Arbitration

Brooks v BDO Seidman, LLP, 2012 NY Slip Op 02768 (1st Dept., 2012)

The arbitration award was properly confirmed since the arbitration panel did not engage in any misconduct to warrant vacatur of the award (see CPLR 7511[b][1][i]). There is no indication that the panel precluded or restricted the parties from submitting any evidence on the motion. Indeed, the record shows that the parties submitted extensive briefs and documentary evidence in support of their respective positions. Although the panel made a determination of the proceeding on respondent's motion for summary judgment, this was not improper since arbitrators are not compelled to conduct hearings, and may decide a case on summary judgment (see e.g. TIG Ins. Co. v Global Intl. Reins. Co., Ltd., 640 F Supp 2d 519, 523 [SD NY 2009]; see also Griffin Indus., Inc. v Petrojam, Ltd., 58 F Supp 2d 212, 219-220 [SD NY 1999]). Moreover, the arbitration clause of the parties' Engagement Letter did not prohibit the arbitrators from using this type of disposition (see Matter of Silverman [Benmor Coats], 61 NY2d 299, 308 [1984]; cf. Barnes v Washington Mut. Bank, FA, 40 AD3d 357 [2007], lv denied 9 NY3d 815 [2007], cert [*2]denied 553 US 1057 [2008]).

Matter of Matter of Beals v New York City Tr., 2012 NY Slip Op 02784 (1st Dept., 2012)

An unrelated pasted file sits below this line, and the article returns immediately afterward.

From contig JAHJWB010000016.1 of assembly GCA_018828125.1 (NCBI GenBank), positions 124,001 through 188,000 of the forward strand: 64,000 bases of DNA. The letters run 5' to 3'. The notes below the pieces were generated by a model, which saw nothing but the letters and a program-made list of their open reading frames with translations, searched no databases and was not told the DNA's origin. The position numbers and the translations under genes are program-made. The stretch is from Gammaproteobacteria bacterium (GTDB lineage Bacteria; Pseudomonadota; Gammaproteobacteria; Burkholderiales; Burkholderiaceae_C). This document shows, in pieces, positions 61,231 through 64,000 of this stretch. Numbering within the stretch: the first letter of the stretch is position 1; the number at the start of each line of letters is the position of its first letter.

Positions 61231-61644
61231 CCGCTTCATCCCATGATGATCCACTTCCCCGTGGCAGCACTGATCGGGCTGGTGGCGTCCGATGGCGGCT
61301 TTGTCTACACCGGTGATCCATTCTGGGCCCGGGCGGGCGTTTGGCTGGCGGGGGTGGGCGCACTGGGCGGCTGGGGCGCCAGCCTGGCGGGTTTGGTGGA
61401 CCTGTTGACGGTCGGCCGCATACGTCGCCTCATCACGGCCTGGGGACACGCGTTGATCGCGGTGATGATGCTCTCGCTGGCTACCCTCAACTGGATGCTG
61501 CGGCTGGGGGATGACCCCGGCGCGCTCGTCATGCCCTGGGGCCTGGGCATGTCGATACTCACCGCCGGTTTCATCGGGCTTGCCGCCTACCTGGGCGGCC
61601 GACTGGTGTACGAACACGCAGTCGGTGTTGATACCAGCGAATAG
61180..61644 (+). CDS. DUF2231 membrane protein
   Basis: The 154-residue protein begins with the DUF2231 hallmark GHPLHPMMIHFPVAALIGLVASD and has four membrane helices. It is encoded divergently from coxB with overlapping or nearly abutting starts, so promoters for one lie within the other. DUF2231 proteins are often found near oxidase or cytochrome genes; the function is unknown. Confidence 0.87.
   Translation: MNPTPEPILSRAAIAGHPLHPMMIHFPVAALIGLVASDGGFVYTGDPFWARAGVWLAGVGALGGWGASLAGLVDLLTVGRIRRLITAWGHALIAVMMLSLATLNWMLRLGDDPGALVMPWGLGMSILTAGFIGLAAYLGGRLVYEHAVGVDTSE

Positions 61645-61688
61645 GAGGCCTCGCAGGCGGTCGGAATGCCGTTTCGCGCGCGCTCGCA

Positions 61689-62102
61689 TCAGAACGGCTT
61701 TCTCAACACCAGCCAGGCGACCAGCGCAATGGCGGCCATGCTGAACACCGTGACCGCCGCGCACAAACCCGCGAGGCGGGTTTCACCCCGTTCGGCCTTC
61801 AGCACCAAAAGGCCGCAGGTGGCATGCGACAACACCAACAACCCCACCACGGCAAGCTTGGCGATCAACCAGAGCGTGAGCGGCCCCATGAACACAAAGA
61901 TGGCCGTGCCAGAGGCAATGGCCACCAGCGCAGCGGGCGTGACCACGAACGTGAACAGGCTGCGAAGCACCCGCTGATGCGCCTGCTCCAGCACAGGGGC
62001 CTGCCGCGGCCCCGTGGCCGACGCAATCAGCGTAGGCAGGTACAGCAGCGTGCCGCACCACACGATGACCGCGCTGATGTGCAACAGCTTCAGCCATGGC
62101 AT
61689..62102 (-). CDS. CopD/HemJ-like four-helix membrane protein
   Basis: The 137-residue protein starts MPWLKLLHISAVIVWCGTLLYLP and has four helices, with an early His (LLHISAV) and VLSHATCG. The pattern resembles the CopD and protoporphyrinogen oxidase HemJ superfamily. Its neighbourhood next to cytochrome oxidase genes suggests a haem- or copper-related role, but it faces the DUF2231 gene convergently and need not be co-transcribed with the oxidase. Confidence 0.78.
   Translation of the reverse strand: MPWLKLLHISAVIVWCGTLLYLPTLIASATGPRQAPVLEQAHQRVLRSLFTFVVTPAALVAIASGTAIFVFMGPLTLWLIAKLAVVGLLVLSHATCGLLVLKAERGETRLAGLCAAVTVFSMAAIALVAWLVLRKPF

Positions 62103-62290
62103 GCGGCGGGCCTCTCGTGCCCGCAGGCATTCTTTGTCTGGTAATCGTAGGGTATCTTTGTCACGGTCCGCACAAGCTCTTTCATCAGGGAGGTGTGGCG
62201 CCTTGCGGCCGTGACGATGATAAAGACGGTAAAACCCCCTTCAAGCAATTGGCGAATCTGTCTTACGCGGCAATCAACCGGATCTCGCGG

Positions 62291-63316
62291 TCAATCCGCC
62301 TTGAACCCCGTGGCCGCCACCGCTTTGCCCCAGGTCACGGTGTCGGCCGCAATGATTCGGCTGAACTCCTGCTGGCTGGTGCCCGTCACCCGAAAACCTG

The arbitrator properly declined to apply the collective bargaining agreement's statute of limitations on the ground that, pursuant to its terms, it had not commenced running while an investigation of the conduct leading to the disciplinary charges against petitioner was under way. In any event, any error by the arbitrator in interpreting the facts or applying the law on this issue did not provide a basis for vacatur of the award (see Matter of Adolphe v New York City Bd. of Educ., 89 AD3d 532, 533 [2011]). Petitioner waived his claim that the arbitrator should have enforced his witness subpoenas by failing to seek a stay of the arbitration and a court ruling compelling compliance and by continuing with the arbitration. Moreover, an arbitrator's erroneous evidentiary rulings may support vacatur only if the evidence would have been pertinent and material (see Matter of Professional Staff Congress/City Univ. of N.Y. v Board of Higher Educ. of City of N.Y., 39 NY2d 319, 323 [1976]). The unproduced testimony of the investigators would have been merely hearsay and cumulative of the testimony based on personal knowledge that had been heard from witnesses and targets of petitioner's misconduct, the testimony of the Transit Authority managers that the use of profanity was common in the workplace would not have shed light on other charges or rebutted the charge that petitioner's use of profanity was pervasive, and the woman working in a rehabilitation facility was not a Transit Authority employee subject to subpoena. To the extent that any of the unproduced testimony may have been useful for impeachment, the foreclosure of collateral evidence going to credibility is not misconduct (see Kaminsky v Segura, 26 AD3d 188, 189 [2006]; Matter of Smith v Suffolk County Police Dept., 202 AD2d 678, 679 [1994], lv denied 84 NY2d 807 [1994]). Petitioner fails to point to any provision in the collective bargaining agreement to support his contention that the arbitrator exceeded a restriction on his power (see Matter of Chaindom Enters., Inc. v Furgang & Adwar, L.L.P., 10 AD3d 495, 497 [2004], lv denied 4 NY3d 709 [2005]). The contention that the failure to consider his alcoholism defense renders the award in violation of public policy is merely a semantic variation on the ineffective claim that the arbitrator failed to properly evaluate [*2]the evidence (see Kalyanaram v New York Inst. of Tech., 79 AD3d 418, 419-420 [2010], lv denied 17 NY3d 712 [2011]).